LONDON (Reuters) - Britain’s Prince Harry and his wife Meghan have called for an end to “structural racism”, saying it holds back young people of colour, in their latest foray into politically sensitive issues usually avoided by the British royal family.
In an interview for The Evening Standard newspaper, Harry said Britain could be a better place if white people understood more about those “of a different coloured skin”
“For as long as structural racism exists, there will be generations of young people of colour who do not start their lives with the same equality of opportunity as their white peers,” the couple wrote in an article for the paper.
The Duke and Duchess of Sussex have made several comments on race issues since stepping down from their roles as working members of the royal family at the end of March and moving to California.
Harry, 36, told the Standard he had been awakened to the issues facing Black and other ethnic minorities since meeting Meghan, whose father is white and mother is African American.
“I wasn’t aware of so many of the issues and so many of the problems within the UK and also globally as well. I thought I did but I didn’t,” he said.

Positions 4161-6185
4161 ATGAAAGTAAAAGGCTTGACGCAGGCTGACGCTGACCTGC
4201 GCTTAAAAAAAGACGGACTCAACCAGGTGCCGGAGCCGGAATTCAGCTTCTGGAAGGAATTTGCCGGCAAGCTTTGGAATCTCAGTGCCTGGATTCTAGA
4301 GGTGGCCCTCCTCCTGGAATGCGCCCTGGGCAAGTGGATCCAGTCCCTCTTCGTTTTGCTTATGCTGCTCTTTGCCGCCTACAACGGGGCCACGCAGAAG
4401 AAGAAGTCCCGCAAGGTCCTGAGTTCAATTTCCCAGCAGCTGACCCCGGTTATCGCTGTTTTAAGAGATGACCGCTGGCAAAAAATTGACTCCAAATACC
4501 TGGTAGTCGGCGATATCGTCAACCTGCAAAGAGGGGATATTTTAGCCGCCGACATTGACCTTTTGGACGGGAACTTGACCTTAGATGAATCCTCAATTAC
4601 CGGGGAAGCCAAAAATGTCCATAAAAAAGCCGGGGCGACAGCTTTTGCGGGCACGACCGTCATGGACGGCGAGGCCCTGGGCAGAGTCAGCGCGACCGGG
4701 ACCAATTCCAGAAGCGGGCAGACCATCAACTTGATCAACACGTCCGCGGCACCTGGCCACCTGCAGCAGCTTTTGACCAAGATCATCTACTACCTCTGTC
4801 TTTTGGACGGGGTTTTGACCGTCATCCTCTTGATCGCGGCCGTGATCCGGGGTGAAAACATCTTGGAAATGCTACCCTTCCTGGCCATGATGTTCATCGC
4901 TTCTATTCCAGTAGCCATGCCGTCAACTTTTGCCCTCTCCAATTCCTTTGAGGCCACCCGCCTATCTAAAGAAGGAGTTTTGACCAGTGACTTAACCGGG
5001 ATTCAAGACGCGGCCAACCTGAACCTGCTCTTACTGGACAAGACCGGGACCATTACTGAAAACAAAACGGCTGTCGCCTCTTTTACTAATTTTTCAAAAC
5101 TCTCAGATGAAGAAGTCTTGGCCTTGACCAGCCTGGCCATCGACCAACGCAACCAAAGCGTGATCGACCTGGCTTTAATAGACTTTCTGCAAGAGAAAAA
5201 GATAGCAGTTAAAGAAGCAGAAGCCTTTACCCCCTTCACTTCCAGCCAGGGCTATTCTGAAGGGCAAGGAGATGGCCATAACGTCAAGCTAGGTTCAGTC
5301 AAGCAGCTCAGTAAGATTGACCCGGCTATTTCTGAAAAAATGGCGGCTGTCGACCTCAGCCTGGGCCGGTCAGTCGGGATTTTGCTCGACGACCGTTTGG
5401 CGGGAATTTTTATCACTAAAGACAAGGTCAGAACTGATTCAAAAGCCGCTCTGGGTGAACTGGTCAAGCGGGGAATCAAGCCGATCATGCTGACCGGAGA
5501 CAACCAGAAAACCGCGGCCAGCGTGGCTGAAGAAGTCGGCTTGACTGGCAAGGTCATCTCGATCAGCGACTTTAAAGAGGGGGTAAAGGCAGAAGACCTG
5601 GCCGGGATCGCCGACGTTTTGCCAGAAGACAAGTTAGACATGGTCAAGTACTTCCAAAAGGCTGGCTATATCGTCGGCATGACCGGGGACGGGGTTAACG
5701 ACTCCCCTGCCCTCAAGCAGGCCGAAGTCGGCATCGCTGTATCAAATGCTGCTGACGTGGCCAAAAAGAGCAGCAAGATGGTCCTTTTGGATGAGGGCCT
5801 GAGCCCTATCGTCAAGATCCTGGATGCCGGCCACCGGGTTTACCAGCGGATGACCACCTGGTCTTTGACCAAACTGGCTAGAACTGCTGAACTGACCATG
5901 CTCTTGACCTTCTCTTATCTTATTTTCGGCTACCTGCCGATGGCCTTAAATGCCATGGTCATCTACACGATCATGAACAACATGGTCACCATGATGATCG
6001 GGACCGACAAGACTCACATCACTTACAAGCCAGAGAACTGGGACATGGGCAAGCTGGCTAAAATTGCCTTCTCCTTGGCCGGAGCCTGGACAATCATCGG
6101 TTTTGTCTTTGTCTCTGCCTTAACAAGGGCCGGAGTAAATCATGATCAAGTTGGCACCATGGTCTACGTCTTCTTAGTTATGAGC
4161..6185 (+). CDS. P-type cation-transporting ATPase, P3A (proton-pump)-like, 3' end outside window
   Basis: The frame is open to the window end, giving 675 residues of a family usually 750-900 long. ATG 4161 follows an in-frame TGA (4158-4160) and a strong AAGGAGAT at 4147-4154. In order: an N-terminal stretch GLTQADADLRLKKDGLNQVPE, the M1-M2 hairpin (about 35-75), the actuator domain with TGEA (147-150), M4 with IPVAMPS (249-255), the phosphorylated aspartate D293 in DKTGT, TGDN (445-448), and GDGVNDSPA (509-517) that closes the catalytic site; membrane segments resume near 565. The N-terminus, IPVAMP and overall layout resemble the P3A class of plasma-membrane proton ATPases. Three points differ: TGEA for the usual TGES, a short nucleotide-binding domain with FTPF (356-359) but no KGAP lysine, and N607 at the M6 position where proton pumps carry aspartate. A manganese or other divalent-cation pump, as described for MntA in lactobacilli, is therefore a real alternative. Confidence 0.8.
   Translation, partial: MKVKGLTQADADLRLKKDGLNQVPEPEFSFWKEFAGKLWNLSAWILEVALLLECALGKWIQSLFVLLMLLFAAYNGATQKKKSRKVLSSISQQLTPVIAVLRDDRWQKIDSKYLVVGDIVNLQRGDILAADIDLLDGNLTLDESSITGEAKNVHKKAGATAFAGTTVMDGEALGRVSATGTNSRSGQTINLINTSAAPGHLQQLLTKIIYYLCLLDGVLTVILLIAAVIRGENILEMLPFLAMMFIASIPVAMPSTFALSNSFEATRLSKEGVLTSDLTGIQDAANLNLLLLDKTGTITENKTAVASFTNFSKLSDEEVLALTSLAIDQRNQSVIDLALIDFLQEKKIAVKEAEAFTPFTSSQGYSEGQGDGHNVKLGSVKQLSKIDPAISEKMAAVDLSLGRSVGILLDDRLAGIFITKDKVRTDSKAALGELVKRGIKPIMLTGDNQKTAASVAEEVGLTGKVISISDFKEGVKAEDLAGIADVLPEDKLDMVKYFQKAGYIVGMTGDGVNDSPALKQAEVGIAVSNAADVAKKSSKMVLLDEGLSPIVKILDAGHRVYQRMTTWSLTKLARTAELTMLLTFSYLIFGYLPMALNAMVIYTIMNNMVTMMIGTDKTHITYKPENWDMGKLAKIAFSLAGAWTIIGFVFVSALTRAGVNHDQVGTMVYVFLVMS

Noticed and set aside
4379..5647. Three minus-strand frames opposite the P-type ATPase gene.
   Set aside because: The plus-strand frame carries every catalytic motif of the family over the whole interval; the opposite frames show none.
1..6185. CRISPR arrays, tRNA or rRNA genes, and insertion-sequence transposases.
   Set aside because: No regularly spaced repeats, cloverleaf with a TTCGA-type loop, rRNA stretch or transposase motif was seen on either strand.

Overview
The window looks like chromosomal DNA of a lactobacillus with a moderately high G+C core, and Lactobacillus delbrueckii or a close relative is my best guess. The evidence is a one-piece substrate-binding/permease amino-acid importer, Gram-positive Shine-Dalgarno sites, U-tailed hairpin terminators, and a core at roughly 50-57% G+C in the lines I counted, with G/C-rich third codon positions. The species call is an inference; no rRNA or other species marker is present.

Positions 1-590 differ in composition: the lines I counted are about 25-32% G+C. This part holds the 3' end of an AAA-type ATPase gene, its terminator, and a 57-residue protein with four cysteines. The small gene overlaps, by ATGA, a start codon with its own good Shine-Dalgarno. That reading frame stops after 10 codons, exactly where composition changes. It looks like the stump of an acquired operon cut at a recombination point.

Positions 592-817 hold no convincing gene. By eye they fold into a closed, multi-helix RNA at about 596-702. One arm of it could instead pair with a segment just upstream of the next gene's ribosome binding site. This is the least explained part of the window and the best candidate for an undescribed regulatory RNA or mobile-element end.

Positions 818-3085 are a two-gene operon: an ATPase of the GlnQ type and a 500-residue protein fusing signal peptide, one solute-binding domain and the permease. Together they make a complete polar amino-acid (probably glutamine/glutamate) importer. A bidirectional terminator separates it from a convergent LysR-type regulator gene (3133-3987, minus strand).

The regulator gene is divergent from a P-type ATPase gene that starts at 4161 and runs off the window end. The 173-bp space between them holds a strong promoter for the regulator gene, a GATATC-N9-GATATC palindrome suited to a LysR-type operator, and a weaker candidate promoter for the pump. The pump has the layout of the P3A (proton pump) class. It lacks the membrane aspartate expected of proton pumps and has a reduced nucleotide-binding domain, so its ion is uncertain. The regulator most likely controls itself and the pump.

“It is not about pointing the finger, it is not about blame. I will be the first person to say, again, this is about learning,” Harry told the paper.
“And about how we can make it better. I think it is a really exciting time in British culture and British history, and in world culture,” added Harry, who is Queen Elizabeth’s grandson and sixth-in-line to the throne.
“A BEAUTIFUL THING”
The interview, carried out by video from their new home, coincides with the start of Black History Month in Britain which celebrates the contribution of Black people to the nation.
However, the Sussexes have faced accusations in the British media that they are not respecting the tradition that the royal family does not comment on political matters.
Last week, they encouraged Americans to vote in the November presidential election, with Harry saying it was “vital that we reject hate speech, misinformation and online negativity”.
Critics said his comments could be understood as a call to vote against U.S. President Donald Trump. Buckingham Palace said the remarks represented Harry’s personal views.
The paper said Harry had accepted in the interview that their views “may seem controversial”.
In June, Meghan, 39, said she was sorry that children had to grow up in a world where racism still existed and that events in the United States after the death of George Floyd were “devastating”.
Asked about the ongoing Black Lives Matters protests, Meghan told the paper they had been inflammatory for a lot of people, but added: “When there is just peaceful protest and when there is the intention of just wanting community and just wanting the recognition of equality, then that is a beautiful thing”.
Reporting by Michael Holden; Editing by Guy Faulconbridge and Gareth Jones
Our Standards: The Thomson Reuters Trust Principles.